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The 2018 Historic Hotels Most Magnificent Ceilings and Domes List Announced by Historic Hotels of America and Historic Hotels Worldwide

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The iconic and legendary hotels inducted into Historic Hotels of America®
and Historic Hotels Worldwide® are noteworthy for their
grandeur and architectural significance. Guests and visitors to these
hotels can see wonderful examples of the artistry, craftsmanship, and
extraordinarily detailed work preserved from the past. Some of the best
examples are viewed by looking up at these magnificent ceilings and
domes in the public areas of these hotels including lobbies, ballrooms,
and restaurants. These ornate ceilings and domes include some of the
finest examples of stained-glass, painted frescoes, painted ornamental
plaster, stenciled wood, and of course, gold leaf. Often, these
beautiful, ornate, grand and detailed ceilings have been recognized as
historically significant local or regional historic landmarks. Visit HistoricHotels.org/Ceilings
for a complete listing of these ornate masterpieces.

Look up and see the breathtaking ceilings and domes at historic hotels
across the country. Here are the 2018 Top 25 Most Magnificent Ceilings
and Domes at Historic Hotels of America:

The
Willard InterContinental, Washington, DC
(1818)
The Willard's
iconic lobby has a coffered ceiling that is adorned with 48 original
state seals. The seals for Alaska and Hawaii reside on the back pillars
of the iconic Peacock Alley. For over a century, the Crystal Room has
played host to many of Washington DC's most elegant social and corporate
events. From sophisticated receptions and lavish galas, to prestigious
conferences and annual meetings, the Crystal Room provides a stunning
backdrop for an unforgettable event. Exuding spectacular opulence, the
Crystal Room's design motif includes mottled green columns,
crystal-dripping chandeliers, ornate hand-carved gold leaf crown
molding, and antique drapery.

French
Lick Springs Hotel
(1845) French Lick, Indiana
The
Baroque-style murals on the ceiling of the mezzanine level of the hotel
are visible by just looking up from the lobby. In keeping with the
area's fame for producing mineral-laced "Pluto Water" 100 years ago, the
murals depict the mythological story of Pluto's World. A single mural
over the main lobby shows Orpheus and Eurydice, symbols of love, in a
springtime setting. This is the story of Pluto's world, as told through
a breathtaking mural containing six separate panels. The mural may look
like a masterpiece that was crafted in a bygone era, though it actually
was designed, painted and installed during the 2005-2006 renovation that
restored French Lick Springs Hotel to its original grandeur. A group of
artists from Conrad Schmitt Studios invested 1,500 hours in the planning
and creation of these mural panels. In the process, Pluto's world came
to life.

Battle
House Renaissance Mobile Hotel & Spa
(1852) Mobile, Alabama
Inside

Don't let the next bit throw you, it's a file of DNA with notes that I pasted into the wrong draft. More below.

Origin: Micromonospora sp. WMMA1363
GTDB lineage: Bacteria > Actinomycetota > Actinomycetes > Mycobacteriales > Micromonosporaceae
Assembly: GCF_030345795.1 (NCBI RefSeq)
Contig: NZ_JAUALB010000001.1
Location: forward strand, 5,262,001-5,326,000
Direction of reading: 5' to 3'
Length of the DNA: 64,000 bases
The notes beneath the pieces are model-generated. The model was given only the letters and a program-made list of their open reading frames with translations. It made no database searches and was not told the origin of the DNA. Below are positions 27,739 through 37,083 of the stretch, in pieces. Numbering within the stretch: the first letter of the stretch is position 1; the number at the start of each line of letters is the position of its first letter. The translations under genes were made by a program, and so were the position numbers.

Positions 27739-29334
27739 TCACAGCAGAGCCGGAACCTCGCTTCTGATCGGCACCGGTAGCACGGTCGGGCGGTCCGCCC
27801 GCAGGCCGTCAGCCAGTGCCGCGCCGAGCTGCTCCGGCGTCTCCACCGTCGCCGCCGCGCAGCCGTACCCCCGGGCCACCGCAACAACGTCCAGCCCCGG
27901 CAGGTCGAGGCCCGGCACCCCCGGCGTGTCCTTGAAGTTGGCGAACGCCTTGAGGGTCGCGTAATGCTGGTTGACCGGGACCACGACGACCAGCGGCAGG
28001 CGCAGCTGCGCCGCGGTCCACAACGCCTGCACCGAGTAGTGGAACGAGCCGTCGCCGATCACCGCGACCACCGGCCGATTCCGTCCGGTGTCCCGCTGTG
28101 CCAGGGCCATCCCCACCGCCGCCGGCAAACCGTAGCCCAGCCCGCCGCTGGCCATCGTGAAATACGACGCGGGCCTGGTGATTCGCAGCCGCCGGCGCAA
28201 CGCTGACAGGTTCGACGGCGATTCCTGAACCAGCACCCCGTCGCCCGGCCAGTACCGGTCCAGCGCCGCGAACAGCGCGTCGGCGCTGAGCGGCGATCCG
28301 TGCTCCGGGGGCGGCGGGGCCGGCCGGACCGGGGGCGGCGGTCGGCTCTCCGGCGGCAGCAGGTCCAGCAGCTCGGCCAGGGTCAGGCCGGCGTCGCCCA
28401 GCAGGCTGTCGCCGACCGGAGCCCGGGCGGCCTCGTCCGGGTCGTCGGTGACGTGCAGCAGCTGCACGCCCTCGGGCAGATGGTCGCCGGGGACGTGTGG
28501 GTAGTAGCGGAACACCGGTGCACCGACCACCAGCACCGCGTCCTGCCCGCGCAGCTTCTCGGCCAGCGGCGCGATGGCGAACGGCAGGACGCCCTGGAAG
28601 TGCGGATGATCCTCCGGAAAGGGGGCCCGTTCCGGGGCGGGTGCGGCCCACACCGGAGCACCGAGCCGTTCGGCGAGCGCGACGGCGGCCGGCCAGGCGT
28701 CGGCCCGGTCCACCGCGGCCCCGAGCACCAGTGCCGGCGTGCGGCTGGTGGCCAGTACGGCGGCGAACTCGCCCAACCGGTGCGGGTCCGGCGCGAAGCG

the lobby of the Battle House is a stunningly beautiful dome that is
over 42 feet tall and 63 feet wide. The Tiffany-style glass in the dome
features fleur-de-lis designs, in keeping with the city's history, as
the true birthplace of Mardi Gras. The painting technique used to depict
these rulers in the lobby ceiling is called Trompe-l'œil. It is
an art
technique involving extremely realistic imagery in order to create the optical
illusion
that the depicted objects really exist, instead of being
just two-dimensional paintings. In refurbishing the dome from 2004 to
2006, master plaster artists were brought in to work with their
apprentices and make molds of all the design elements in the ceiling.
The glass ceiling designs were carefully repaired and more than 95
percent of the glass is original to the 1908 construction.

The
Menger Hotel
(1859) San Antonio, Texas
The Victorian lobby
reflects the 1909 remodeling, designed by noted San Antonio architect
Alfred Giles. Giles transformed the simple utilitarian space into a
grander, neoclassical style which was popular at the time. The
oval-shaped lobby is dominated by eight Corinthian columns. The original
columns were cast iron and encircles the redesigned columns ornamented
with festoons, garlands, modillions, and painted to resemble stone. The
leaded skylight was added as part of the 1909 alterations, as was the
decorative tile floor which extended into the Colonial Room Restaurant.
Many of the pieces of furniture in the lobby are believed to have been
purchased by William Menger on his frequent buying trips to New York and
Europe in the 1860s.

The
Peabody Memphis
(1869) Memphis, Tennessee
The ornate stained
glass skylight and carved wood ceiling in The Peabody's Grand Lobby is
one of the signature characteristics of the hotel, measuring in at 32
feet high and 3,100 square feet in total. The ceiling dates back to the
opening of the current Peabody, built in 1925. The hotel was designed by
noted Chicago architect Walter Ahlschlager, who also designed the Hilton
Cincinnati Netherland Plaza. The glass skylight is located in the
Peabody Lobby Bar and the lobby fountain where the famed Peabody Ducks
reside during the day. The Duckmaster offers daily history tours in the
Grand Lobby, which highlight the ornate ceiling. A little known fact
about the ceiling is that the beautiful carved wood that surrounds the
stained glass is not wood as it appears, but sculpted plaster.

Palmer
House®, a Hilton Hotel
(1871) Chicago, Illinois
The ceiling of
the Palmer House has been compared to that of the Sistine Chapel of
Saint Peter's Basilica in Rome. Measuring in at 28 feet high and 50 feet
by 28 feet wide, it is approximately the size of a basketball court.
These 21 distinct pieces of artwork were completed in Paris in 1926 by
Louis (Pierre) Rigal. Three large circular panels illustrate classic
romantic scenes from Greek mythology. Depicting Aphrodite, the goddess
of love; Apollo, the god of sun, music, and poetry in his pursuit of
Daphne; and the god Pluto in his pursuit of Persephone. There are nine
vertical paintings of the Muses where each Muse depicts a joy of life.
The 16 plaster frescos that frame the ceiling are done in the style of
the 15th century Della Robbia family in the colors of
Wedgewood blue, cinnabar, and celadon. The paintings that adorn the
ceiling were completed in 1917 in France and later installed in the
hotel's ceiling in 1927.

Capital
Hotel